The Conference of Minority Transportation Officials (COMTO), in collaboration with the Federal Transit Administration (FTA), held a two-day program in Montgomery, Ala., Dec. 4 and 5, celebrating the 50th anniversary of the Montgomery Bus Boycott, which started when Rosa Parks refused to give up her bus seat to a white passenger on Dec. 1, 1955. The bus boycott and the actions of Parks, who died last October, are commonly recognized to have helped instigate the modern civil rights movement.
The two-day event included a ride on the Montgomery Area Transit System’s historic 1956 replica bus, a tour of the Rosa Parks Library and Museum and a FTA-sponsored workshop on transportation equity. Additionally, the Rev. Jesse Jackson was on hand to present a keynote speech at the program’s “town hall meeting.”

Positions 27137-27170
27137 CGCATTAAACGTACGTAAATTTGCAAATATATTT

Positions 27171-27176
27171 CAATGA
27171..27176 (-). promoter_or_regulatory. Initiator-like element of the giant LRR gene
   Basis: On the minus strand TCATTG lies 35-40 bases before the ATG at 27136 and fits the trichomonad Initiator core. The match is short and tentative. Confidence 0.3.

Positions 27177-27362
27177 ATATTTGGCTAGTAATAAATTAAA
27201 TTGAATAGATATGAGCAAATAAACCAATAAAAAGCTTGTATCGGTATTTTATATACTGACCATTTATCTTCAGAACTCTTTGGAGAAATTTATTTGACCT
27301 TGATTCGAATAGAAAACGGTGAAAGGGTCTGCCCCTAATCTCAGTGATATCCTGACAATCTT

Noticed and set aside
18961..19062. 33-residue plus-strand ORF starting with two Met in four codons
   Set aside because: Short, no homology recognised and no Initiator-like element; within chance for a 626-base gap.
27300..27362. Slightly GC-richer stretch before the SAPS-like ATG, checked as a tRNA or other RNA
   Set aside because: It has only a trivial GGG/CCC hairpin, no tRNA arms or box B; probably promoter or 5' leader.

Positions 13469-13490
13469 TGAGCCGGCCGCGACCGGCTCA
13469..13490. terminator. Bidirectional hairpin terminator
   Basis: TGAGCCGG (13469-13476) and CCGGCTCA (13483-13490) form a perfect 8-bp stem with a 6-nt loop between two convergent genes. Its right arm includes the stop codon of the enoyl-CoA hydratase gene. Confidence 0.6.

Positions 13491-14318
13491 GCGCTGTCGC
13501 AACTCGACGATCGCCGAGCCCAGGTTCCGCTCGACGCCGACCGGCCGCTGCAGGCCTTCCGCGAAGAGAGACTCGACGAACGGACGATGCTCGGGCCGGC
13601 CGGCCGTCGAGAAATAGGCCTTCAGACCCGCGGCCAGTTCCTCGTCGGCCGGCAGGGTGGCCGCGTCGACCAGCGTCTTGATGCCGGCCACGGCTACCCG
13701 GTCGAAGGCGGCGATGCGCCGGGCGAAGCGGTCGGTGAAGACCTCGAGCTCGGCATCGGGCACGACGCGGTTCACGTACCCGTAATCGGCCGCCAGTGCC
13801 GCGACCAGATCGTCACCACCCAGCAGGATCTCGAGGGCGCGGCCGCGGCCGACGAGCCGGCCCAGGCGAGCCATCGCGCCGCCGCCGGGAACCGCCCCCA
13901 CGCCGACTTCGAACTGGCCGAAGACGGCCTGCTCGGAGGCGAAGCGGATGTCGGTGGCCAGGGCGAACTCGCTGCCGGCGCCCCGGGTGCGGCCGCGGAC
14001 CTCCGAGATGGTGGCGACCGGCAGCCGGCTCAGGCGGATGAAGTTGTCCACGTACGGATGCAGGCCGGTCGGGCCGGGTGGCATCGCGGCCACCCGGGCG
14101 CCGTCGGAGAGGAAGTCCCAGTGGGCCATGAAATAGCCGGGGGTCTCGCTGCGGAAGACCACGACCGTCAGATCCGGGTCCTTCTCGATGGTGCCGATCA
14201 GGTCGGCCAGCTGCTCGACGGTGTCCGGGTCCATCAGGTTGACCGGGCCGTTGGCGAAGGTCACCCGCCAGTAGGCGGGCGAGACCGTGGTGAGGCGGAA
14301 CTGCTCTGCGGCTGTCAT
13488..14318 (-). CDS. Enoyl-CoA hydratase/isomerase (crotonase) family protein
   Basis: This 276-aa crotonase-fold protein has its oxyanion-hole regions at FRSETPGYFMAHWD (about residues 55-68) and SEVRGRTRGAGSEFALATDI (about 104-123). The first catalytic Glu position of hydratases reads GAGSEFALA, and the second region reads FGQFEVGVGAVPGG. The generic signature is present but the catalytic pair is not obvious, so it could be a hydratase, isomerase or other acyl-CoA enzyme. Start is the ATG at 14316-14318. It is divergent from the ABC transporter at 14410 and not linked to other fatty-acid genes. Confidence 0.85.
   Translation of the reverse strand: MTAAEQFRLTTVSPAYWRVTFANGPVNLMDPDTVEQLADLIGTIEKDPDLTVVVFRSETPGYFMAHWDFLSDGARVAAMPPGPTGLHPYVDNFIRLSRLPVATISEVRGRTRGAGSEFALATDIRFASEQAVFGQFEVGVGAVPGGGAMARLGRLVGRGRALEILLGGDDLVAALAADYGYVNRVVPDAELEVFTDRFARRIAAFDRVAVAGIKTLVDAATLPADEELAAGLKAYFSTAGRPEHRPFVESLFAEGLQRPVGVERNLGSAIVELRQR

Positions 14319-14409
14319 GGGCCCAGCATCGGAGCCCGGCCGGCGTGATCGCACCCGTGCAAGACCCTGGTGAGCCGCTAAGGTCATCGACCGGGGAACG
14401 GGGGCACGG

COMTO, which is celebrating its 35th anniversary this year, plans to re-convene in December to hold another commemoration ceremony.
The organization, dedicated to advocacy and information sharing, is considering making the commemoration ceremony an annual event.
“Rosa Parks’ actions are a reminder that the solidarity and tenacity of African Americans moved the Supreme Court to outlaw segregation on public transportation,” said Julie Cunningham, president of COMTO. “We must continue to recognize this, as minorities are still the largest providers of fares and taxes for public transportation, yet inequalities are still too prevalent.”
Rosa Parks passed away Oct. 24 at the age of 92. In addition to her role in starting the bus boycott, Parks was also a passionate civil rights activist, a secretary with the NAACP and a friend of Martin Luther King Jr.
As a result of her revolutionary civil disobedience, Dec. 1 was recognized as “National Transit Tribute to Rosa Parks Day.” Transit agencies across the nation reserved a bus seat in her honor for the day.